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Chakkingal Bhaskaran, Bimal, 2009. Selection on DRD4 haplotypes in a natural great tit population in relation to personality. Second cycle, A2E. Uppsala: SLU, Dept. of Animal Breeding and Genetics

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Abstract

Variations in neurotransmitter-related genes are reported to be associated with personality traits among humans. One of the genes, the dopamine receptor (Drd4) gene showed a relation with novelty-seeking behaviour or curiosity traits. Moreover, in human, the dopamine receptor is the target site for drugs used in treating Parkinson’s disease and schizophrenia. Non human vertebrates and free living species can provide better understanding of the genotype personality relationships as they can be measured under standardized selection experiments. The great tit (Parus major) is one such model species used in these types of studies. Temperamental traits are heritable as well as linked to fitness traits, which makes it important in the study of ecology and evolution. A recent study by Fidler et al (2007) detected 73 polymorphisms (66 SNPs and 7 indels) in the great tit Drd4 orthologue (GenBank: DQ006801.1) The objectives of the current study were i) to amplify and sequence selected regions in dopamine receptor gene in two lines (slow and fast) of great tit, including from the wild and ii) to identify SNPs and haplotypes within this gene. iii) To develop a strategy for typing the different haplotypes within a large population (> 1000 animals).
Two different lines of a great tit population, selected for slow and fast Early Exploratory Behaviour (EEB) were considered for the experiment. These birds were reared under captive conditions at Netherlands Institute of Ecology (NIOO). A total of 19 birds from the fast line and 21 birds from the slow line were used in the study. Apart from the captive population of these two lines, a wild population (N=10) representing an out-group was also tested to identify the pattern followed under natural selection. Twelve regions within the dopamine receptor gene (Fig 1) were selected based on either SNP density or their proximity to indels.
Six haplotype blocks were identified within the gene. The SNPs constituting these blocks had, on an average, a MAF of 0.2 and were in high LD, which would eventually make it easier to find them and thereby enable to genotype a larger population using these six haplotype blocks. A significant association of SNPs 79 and 81 with the slow phenotype was observed, suggestive of a region which could be in association with this trait. SNP 76, which was reported (Fidler et al, 2007) to be associated with novelty seeking behaviour was found to be not significant. However, these SNPs are in close correlation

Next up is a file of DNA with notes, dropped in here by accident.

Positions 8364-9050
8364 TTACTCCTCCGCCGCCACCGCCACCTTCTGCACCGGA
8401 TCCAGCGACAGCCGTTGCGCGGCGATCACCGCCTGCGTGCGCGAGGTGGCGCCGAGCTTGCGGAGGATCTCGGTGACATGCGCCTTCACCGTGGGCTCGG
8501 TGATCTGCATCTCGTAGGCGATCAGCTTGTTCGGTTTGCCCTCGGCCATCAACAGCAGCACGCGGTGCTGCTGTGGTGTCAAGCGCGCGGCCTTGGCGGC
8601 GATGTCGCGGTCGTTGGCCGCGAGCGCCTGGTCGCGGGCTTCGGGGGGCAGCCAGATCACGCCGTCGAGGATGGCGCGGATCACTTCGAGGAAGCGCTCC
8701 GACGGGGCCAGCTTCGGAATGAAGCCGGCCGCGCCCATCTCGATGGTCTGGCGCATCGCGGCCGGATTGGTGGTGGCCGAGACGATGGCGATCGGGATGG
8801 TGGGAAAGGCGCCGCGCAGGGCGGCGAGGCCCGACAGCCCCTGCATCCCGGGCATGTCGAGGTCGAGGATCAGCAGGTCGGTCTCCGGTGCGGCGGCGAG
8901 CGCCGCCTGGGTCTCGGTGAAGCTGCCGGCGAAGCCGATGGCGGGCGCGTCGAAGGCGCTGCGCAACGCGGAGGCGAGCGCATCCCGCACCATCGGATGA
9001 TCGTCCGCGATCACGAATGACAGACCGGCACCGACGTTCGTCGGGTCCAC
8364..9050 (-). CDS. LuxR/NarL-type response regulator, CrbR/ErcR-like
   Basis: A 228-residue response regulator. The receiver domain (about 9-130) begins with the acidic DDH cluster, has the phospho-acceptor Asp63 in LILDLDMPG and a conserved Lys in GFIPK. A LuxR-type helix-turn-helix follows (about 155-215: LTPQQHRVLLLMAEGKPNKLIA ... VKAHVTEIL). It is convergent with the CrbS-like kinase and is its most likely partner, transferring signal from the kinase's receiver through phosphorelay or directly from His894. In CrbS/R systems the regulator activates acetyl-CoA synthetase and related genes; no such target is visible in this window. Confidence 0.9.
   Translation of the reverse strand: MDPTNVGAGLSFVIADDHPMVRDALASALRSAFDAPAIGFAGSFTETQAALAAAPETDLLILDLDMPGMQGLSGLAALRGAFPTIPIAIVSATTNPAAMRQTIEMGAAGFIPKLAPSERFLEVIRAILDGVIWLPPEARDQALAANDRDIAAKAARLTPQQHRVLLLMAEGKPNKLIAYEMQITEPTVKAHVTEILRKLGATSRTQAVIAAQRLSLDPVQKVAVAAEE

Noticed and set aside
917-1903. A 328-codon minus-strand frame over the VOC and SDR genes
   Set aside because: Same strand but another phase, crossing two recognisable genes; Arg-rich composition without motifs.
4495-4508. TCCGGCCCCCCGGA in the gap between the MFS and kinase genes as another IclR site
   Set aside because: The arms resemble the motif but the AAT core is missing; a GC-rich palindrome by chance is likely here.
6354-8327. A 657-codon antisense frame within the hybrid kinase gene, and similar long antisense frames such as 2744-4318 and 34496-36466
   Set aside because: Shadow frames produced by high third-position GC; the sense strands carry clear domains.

(r2=0.69) with SNP 76 and hence indicate a region of strong association with the trait. The effect of introns, rather than the coding regions, in gene regulation could be the
possible reason for this strong association. Further, a low level of LD within the gene supports the speculation that the causative mutation is within the dopamine receptor gene. The results from the wild out group weren’t significant owing to their small number but a highly similar trend was noticed suggestive of an association with the trait. A more detailed study could explain the trends followed in natural selection and evolution.

Main title:Selection on DRD4 haplotypes in a natural great tit population in relation to personality
Authors:Chakkingal Bhaskaran, Bimal
Supervisor:Crooijmans, Richard and van Oers, Kees and Kerje, Susanne
Examiner:Malmfors, Birgitta
Series:Examensarbete / SLU, Institutionen för husdjursgenetik
Volume/Sequential designation:458
Year of Publication:2009
Level and depth descriptor:Second cycle, A2E
Student's programme affiliation:Other
Department:(VH) > Dept. of Animal Breeding and Genetics
Keywords:DRD4, dopamine receptor, great tit, early exploratory behaviour
URN:NBN:urn:nbn:se:slu:epsilon-s-4227
Permanent URL:
http://urn.kb.se/resolve?urn=urn:nbn:se:slu:epsilon-s-4227
Subjects:Animal genetics and breeding
Language:English
Deposited On:27 Mar 2015 13:45
Metadata Last Modified:27 Mar 2015 13:45

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